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01-10-2009 | Bone health | Article

Low bone mass found in a quarter of male-to-female transsgender patients

Abstract

Free abstract

MedWire News: Low bone mass is common in male-to-female transgender individuals after gender reassignment surgery , show study findings published in the Journal of Clinical Densitometry.

“Smaller bone size, and a strikingly lower muscle mass compared with men appear to underlie these findings,” say Guy T'Sjoen and co-workers from Ghent University Hospital in Belgium.

To determine the impact of hormone therapy and gender reassignment surgery on bone mass, the team examined 50 male-to-female transgender individuals at least 3 years after beginning anti-androgen and estrogen therapy, and 1 year after orchidectomy and phallectomy plus vaginoplasty.

Overall, patients showed bone mass at the low end of normal distribution, and 26% of the patients had low bone mass, defined as a Z-score of -2 or less, at the lumbar spine, 10% at the femoral neck, and 2% at the total hip.

Furthermore, transgender patients had smaller bone sizes and predominantly lower muscle mass than a comparison group of healthy young men.

However, there was no significant association between bone mass and levels of testosterone, luteinizing hormone, and follicle stimulating hormone, and bone turnover markers were comparable between patients with and without low bone mass.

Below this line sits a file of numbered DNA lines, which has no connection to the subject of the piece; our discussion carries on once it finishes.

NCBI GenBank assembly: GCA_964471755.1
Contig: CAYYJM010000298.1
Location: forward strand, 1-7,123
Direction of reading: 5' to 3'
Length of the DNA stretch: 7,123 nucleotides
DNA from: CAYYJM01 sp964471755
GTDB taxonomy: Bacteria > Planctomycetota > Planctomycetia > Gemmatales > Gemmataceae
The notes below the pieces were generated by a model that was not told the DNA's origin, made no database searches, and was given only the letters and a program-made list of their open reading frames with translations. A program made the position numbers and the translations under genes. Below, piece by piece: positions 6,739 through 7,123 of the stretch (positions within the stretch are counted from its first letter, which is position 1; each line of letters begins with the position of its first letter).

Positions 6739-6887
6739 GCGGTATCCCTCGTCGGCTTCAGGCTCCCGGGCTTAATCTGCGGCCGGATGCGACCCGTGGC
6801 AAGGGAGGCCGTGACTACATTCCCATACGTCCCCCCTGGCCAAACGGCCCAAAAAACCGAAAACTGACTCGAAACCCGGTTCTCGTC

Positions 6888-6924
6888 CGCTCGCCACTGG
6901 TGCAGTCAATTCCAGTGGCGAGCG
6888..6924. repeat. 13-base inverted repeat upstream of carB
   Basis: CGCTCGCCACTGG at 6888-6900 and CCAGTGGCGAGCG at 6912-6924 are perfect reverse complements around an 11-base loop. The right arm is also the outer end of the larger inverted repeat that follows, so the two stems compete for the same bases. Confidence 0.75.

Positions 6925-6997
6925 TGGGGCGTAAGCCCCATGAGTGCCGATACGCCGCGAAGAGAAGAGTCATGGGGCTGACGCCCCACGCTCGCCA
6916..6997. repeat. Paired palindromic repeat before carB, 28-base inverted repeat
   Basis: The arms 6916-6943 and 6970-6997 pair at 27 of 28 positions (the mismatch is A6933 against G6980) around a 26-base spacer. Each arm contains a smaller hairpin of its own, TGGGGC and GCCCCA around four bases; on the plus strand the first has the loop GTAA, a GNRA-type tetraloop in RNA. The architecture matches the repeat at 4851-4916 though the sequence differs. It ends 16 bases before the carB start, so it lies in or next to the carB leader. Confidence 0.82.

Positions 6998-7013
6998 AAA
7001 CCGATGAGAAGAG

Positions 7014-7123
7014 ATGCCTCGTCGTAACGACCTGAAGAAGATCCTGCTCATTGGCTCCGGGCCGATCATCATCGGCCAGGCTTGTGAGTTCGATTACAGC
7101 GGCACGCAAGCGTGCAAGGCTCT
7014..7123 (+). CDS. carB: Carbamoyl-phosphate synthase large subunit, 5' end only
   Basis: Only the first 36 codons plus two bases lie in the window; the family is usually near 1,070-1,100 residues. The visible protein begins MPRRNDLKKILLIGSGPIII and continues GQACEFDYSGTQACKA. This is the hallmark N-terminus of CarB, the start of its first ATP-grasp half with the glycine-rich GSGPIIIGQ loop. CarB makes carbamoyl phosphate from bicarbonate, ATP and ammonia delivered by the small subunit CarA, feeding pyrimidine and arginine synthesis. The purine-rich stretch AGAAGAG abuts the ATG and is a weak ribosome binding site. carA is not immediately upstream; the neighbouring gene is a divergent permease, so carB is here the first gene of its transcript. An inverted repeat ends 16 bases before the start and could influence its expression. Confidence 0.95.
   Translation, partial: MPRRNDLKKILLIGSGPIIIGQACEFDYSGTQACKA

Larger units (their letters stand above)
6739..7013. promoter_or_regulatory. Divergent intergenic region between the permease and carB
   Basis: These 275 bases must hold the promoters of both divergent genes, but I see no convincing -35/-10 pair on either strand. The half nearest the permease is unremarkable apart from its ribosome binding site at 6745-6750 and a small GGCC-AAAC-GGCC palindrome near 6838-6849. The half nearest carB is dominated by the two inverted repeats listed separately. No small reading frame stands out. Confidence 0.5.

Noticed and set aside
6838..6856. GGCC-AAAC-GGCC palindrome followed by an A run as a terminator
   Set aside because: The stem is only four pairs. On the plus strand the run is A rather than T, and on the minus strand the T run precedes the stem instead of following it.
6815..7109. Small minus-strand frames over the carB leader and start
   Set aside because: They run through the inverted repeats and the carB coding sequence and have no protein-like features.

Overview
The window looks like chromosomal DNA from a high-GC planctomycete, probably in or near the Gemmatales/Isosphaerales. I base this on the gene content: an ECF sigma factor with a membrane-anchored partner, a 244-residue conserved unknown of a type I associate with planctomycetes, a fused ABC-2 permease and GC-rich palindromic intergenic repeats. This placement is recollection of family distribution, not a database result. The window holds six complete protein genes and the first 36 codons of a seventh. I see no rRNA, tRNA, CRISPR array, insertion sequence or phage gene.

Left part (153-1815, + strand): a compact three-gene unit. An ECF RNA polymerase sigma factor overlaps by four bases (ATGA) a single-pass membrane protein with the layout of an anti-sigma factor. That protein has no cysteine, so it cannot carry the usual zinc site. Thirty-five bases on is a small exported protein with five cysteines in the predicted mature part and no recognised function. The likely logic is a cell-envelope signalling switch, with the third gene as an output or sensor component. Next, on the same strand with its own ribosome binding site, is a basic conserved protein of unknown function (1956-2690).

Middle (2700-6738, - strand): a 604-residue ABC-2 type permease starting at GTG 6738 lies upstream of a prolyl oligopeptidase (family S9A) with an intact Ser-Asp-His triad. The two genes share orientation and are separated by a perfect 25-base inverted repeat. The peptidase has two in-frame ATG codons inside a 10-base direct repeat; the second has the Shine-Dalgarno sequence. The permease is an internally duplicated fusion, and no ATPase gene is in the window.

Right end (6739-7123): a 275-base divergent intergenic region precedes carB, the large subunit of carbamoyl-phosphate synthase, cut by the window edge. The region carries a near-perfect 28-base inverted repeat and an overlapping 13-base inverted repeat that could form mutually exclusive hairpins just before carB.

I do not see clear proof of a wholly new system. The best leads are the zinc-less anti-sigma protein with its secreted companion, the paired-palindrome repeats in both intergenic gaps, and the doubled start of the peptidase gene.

Finally, there was no significant difference in bone mass between transgender patients using oral and transdermal estrogen therapy.

“Low bone mass is highly prevalent in the described group of male-to-female transgender persons, which appears to be largely determined, in comparison to healthy males, by smaller bone size and a strikingly lower muscle mass,” summarize T'Sjoen et al.

“The underlying mechanism remains to be established,” the researchers say, hypothesizing that androgen deficiency or inadequate estrogen therapy may be causative.

Noting that studies of transgender individuals are small and that hormone protocols differ between centers, the team concludes that the research highlights the need for longitudinal studies on low bone mass in this population.

MedWire (www.medwire-news.md) is an independent clinical news service provided by Current Medicine Group, a part of Springer Science+Business Media. © Current Medicine Group Ltd; 2009

By Lynda Williams

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